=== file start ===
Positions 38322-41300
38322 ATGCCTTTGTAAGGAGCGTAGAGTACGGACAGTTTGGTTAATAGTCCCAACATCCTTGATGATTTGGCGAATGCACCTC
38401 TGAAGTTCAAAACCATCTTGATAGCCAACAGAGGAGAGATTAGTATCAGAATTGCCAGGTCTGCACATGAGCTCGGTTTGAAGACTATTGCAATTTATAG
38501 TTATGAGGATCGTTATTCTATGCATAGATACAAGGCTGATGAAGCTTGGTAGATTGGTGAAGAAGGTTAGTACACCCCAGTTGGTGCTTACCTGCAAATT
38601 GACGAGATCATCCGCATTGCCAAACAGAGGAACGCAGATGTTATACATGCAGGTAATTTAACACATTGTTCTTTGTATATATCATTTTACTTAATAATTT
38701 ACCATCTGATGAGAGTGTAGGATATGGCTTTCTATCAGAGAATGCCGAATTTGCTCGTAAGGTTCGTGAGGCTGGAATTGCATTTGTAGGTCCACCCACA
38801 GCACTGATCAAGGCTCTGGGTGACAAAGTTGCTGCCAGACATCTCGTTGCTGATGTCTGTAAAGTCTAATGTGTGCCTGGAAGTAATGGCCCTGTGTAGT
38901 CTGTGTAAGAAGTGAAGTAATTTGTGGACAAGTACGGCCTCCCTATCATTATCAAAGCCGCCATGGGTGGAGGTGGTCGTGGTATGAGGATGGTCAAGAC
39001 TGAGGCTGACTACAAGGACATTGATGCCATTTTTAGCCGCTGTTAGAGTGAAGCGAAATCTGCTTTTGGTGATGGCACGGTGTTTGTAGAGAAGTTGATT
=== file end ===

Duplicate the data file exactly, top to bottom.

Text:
Positions 38322-41300
38322 ATGCCTTTGTAAGGAGCGTAGAGTACGGACAGTTTGGTTAATAGTCCCAACATCCTTGATGATTTGGCGAATGCACCTC
38401 TGAAGTTCAAAACCATCTTGATAGCCAACAGAGGAGAGATTAGTATCAGAATTGCCAGGTCTGCACATGAGCTCGGTTTGAAGACTATTGCAATTTATAG
38501 TTATGAGGATCGTTATTCTATGCATAGATACAAGGCTGATGAAGCTTGGTAGATTGGTGAAGAAGGTTAGTACACCCCAGTTGGTGCTTACCTGCAAATT
38601 GACGAGATCATCCGCATTGCCAAACAGAGGAACGCAGATGTTATACATGCAGGTAATTTAACACATTGTTCTTTGTATATATCATTTTACTTAATAATTT
38701 ACCATCTGATGAGAGTGTAGGATATGGCTTTCTATCAGAGAATGCCGAATTTGCTCGTAAGGTTCGTGAGGCTGGAATTGCATTTGTAGGTCCACCCACA
38801 GCACTGATCAAGGCTCTGGGTGACAAAGTTGCTGCCAGACATCTCGTTGCTGATGTCTGTAAAGTCTAATGTGTGCCTGGAAGTAATGGCCCTGTGTAGT
38901 CTGTGTAAGAAGTGAAGTAATTTGTGGACAAGTACGGCCTCCCTATCATTATCAAAGCCGCCATGGGTGGAGGTGGTCGTGGTATGAGGATGGTCAAGAC
39001 TGAGGCTGACTACAAGGACATTGATGCCATTTTTAGCCGCTGTTAGAGTGAAGCGAAATCTGCTTTTGGTGATGGCACGGTGTTTGTAGAGAAGTTGATT